Spinal Cord Research Centre

SCRC Data Capture and Analysis Software Tutorials

Introduction to the tutorials for the Analysis program

this is a work in progress-tutorials always could be made to be better so any comments, corrections you wish to add just do it

The on-line documentation for the Analysis program contains useful information that can be used while working through this tutorial.

The data files that are analyzed in this tutorial are located in the dave2:/home/exp/tutorial directory.

The run files used are c08-01, c08-02, dts0105, fec0301, cbc0201, and emc0503.

This tutorial write-up is not set in stone-so if you have better ideas for something to be put differently in the write up, please let us know. Also, if you find that the end of the tutorial is not completely finished, that is because it is being worked on.

General comments about the tutorial

1.Top Menu (also called Main Menu) refers to the menu displayed on the bottom of Analysis program as you see it after opening the program. It has the following options: Analysis Bins-save Calibration Directory Go Keep Load Maint Plot Quit Reset View W.F.-activity. As a general rule, you can return to this menu by Esc or a series of "Quit"s. So if you read a line that instructs you to select something from the Top Menu, you may have to press Esc or Quit to return there.

2. Analogue signals can be digitized either as a waveform (i.e. continuously) or as a "trace", where the signal is digitized in bursts that are discontinuous, triggered by some signal that you supply to the A/D board, and are of a user defined duration. (Sometimes data digitized as a trace is also called a "sweep" in slang since it is analogous to one sweep of an oscilloscope.) The main advantage of capturing data as a trace is that the phenomenon of interest is associated with a specific time period (e.g. that following a stimulus pulse). Then you can successively digitize those areas of interest at a high sampling frequency without digitizing the signal in time periods in between (when nothing interesting is happening). One frame can have more than one trace and there are also waveforms in the collected data. You have to understand the differences between them.

3. For basic UNIX commands see the "guide for some commonly used UNIX commands".

4. At the end of each section in the tutorials we have listed a string of keystrokes you needed to use in the Analysis program to displays what is described in the section. (<CR> means carriage return = hit enter)

3. To start your analysis program you may have to reboot from Windows using partition 1 or however it suites your computer to start QNX (or LINUX).

Then you may have to mount the CD ROM with "mntcd"and list files on CD rom with "du /cdrom".

Make a directory on your machine called "tutorial" with the command "mkdir tutorial". (In our case it is located in dave/temp/). Then you can copy the data files used in the tutorial from the CD onto your "tutorial" directory. For the data used in Tutorial 1-6, we selected c0801 and c0802 data series and you can copy all the files in these series by using the following command: "cp -v /cdrom/Jul02/c080[1-2]*".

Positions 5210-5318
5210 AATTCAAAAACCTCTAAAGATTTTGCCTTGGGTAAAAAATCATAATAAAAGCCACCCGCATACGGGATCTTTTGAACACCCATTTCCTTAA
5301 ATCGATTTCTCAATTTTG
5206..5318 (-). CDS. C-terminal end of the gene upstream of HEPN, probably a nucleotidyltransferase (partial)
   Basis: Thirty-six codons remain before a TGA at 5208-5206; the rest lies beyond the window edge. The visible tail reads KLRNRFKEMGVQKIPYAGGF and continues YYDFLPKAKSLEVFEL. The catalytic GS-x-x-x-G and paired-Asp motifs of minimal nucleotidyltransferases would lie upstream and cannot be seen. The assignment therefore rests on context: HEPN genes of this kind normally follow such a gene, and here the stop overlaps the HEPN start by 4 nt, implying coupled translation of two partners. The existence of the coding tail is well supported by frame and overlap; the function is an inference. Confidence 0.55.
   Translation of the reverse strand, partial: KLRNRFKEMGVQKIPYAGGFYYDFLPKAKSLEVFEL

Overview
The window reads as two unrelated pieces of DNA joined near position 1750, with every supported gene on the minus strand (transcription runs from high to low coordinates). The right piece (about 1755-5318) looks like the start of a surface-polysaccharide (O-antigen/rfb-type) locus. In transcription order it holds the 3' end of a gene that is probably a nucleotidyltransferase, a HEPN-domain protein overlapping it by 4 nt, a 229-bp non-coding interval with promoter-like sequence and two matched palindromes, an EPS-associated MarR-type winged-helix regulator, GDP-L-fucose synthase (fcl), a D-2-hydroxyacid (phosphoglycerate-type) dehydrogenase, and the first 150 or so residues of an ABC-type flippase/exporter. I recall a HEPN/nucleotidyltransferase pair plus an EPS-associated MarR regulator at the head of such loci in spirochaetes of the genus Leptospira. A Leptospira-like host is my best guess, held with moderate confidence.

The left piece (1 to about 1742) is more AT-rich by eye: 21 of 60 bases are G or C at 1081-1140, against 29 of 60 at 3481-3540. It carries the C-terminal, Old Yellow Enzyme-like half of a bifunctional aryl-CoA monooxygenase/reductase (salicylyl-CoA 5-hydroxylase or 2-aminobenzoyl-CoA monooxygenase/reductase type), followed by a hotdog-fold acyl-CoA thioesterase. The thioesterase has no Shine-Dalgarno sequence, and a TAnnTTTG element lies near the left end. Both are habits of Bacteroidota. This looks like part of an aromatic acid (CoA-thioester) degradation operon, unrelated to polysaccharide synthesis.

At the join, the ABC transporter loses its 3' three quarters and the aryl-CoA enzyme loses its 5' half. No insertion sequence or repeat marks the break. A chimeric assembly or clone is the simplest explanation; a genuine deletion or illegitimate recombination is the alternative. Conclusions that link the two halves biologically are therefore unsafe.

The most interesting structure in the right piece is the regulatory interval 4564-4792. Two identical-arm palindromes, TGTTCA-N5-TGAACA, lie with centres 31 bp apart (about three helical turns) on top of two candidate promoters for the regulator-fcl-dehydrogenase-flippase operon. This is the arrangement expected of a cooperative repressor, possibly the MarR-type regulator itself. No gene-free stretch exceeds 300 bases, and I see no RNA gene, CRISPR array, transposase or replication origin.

From the command line you can open a selected data series-c0801-in analysis by using the following command:

"a c08-01". You will see a blank screen with the Top Menu on the bottom of the window.

If you start the Neuro program, you may have to select Analysis from the menu and after opening analysis you can select Load from its Main Menu. Then you will be prompted for the name of the parameter file to load. You can enter c0801 or the appropriate file for the tutorial you wish to work on. If you starting the tutorial for the first time ever, it is advised that you delete any parameter files that existed previously either on your subdirectory, on the CD or on the source of your data files. You can remove the parameter file with the command rm "*.prm". So now if you start the analysis of any data file, the parameter setting will be read from the .analysis.prm file, that is a standard setup.

Parameter settings of the analysis program

There are some parameters in the analysis program that are not set initially while others have an initial default value.

Go to your home directory and list all the files with the command "ls -a". If you have an .analysis.prm file in your directory, remove it by "rm .analysis.prm".

Now if you open the analysis program, the program re-initializes all analysis parameters according to /usr/neuro/lib/.analysis.prm file that contains the default values.

At this point you may not quite understand the significance of these parameter values, but it will get clearer as you work through the tutorial.

If you become an advanced user, you can set the default parameter values to your liking with the following procedure. Do "cd <enter>" to go to your home directory. Then open the analysis program "a <enter>" without selecting a run file. Set any or all of the parameters in any subsection of the menus to your preference and save these parameter values by using the "Keep" option from the Top Menu. You must use the filename ".analysis.prm" and this file must be saved in your home directory. When analysis starts up, or when you Load a run file with no associated parameter file it will get its initial values from the above file.

***Environment variables are setup at login by the .login or .profile file which in turn uses the /usr/neuro/lib/setup.csh or setup.sh file for many of
*** these variables including those for the A/D.

See also: SCRC Software On-line Documentation, SCRC Software Tutorials

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Revised January 13, 2004.